Investors cautious as US labour data looms

A first quarter that started with a bang looked to be finishing with a whimper on Wednesday, the FT’s rolling global markets overview writes. Lingering sovereign debt fears and trepidation before a crucial US labour report encouraged traders to pare risky bets ahead of the Easter weekend. The FTSE All-World index, which had welcomed the first day of the new decade by jumping 1.7 per cent, again faltered in the face of 18-month highs, trading flat but off early lows. Greek debt was again under pressure, though the euro bounced on better economic data out of Germany.

China, Taiwan Yahoo users report hacking

Several scholars, rights activists and journalists working on China and Taiwan issues have reported that their Yahoo e-mail accounts have been hacked into, the FT reports, in the latest internet incident involving China since Google’s decision to stop censoring its Chinese site. According to a cybersecurity report issued by Symantec earlier this week, China has become the world’s largest source of targeted attacks – malicious mails sent in small numbers aimed at gaining access to sensitive data.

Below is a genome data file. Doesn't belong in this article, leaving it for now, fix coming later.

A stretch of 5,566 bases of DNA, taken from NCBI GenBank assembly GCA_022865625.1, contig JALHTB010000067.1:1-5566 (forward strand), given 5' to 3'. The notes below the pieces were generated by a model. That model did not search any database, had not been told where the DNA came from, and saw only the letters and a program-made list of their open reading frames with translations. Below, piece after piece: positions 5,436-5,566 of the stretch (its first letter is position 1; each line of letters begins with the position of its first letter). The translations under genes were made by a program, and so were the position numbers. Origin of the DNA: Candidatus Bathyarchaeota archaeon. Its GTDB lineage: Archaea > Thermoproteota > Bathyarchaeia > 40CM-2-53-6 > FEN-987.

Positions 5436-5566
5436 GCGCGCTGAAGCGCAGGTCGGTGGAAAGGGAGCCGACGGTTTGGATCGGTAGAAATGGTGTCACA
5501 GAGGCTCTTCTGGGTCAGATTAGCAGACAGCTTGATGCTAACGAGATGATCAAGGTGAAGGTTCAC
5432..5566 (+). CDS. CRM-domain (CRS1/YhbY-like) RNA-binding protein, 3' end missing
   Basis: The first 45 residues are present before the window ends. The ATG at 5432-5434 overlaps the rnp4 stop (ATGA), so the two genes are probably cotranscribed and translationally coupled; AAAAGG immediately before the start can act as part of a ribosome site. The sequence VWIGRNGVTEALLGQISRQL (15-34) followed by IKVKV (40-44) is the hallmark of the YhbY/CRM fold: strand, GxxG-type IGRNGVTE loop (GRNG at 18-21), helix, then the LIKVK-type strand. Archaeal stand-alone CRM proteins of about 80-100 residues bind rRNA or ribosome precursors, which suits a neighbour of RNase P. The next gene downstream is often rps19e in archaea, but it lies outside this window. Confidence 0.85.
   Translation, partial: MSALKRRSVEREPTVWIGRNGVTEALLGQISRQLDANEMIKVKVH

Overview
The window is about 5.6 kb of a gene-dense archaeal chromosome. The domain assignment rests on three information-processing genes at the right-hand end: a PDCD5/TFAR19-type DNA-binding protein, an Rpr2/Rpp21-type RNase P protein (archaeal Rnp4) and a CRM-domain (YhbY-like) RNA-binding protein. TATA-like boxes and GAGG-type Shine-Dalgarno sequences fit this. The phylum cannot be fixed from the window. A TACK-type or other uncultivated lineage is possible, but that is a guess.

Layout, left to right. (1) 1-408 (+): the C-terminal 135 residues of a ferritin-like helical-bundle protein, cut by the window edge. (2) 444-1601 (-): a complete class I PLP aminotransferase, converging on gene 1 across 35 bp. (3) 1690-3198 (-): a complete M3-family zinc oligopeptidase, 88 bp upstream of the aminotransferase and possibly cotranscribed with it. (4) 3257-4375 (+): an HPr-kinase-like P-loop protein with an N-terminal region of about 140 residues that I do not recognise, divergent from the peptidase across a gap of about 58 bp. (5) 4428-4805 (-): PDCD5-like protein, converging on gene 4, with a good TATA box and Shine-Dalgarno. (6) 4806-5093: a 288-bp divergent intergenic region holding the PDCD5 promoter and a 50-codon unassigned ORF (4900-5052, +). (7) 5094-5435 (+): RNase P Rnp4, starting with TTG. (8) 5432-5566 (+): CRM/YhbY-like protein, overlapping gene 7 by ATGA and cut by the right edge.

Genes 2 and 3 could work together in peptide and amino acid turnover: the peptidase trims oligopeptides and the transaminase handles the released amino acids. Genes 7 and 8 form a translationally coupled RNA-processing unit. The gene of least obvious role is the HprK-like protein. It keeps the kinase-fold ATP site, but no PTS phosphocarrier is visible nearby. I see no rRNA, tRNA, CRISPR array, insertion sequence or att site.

The morning after…

. . . After Ireland’s new bad bank rolled out swingeing haircuts on Tuesday for the troubled loans Allied Irish Bank and Bank of Ireland want to offload on to it, that is.

And after financial regulators added tough new capital requirements for both banks. Read more

The Sky has not fallen in

BSkyB must offer Sky Sports 1 and 2 to its rivals, the British regulator Ofcom has ruled — at a price Ofcom will determine. But, FT Alphaville writes, if you thought that was bad news, think again – shares in BSkyB are the biggest risers in the FTSE 100 at the moment. Read more

IMF squabbles, Polish edition

A curious — if bitter — row is developing in Poland over the country’s use of its $20.5bn IMF credit line, FT Alphaville writes. The finance ministry wants more of it, while the central bank most certainly doesn’t. Where next for Poland’s recovery?  Read more

Around the world in three Libor rates

We’re still very much in loose and liquid times, FT Alphaville writes, but they are evolving; discrepancies are appearing, if you look at three key Libor rates. And it’s very much down to the various monetary policy strategies being operated by central banks. Read more

Key man risk, defined

Ever wondered what it might look like?

Here’s the answer: Read more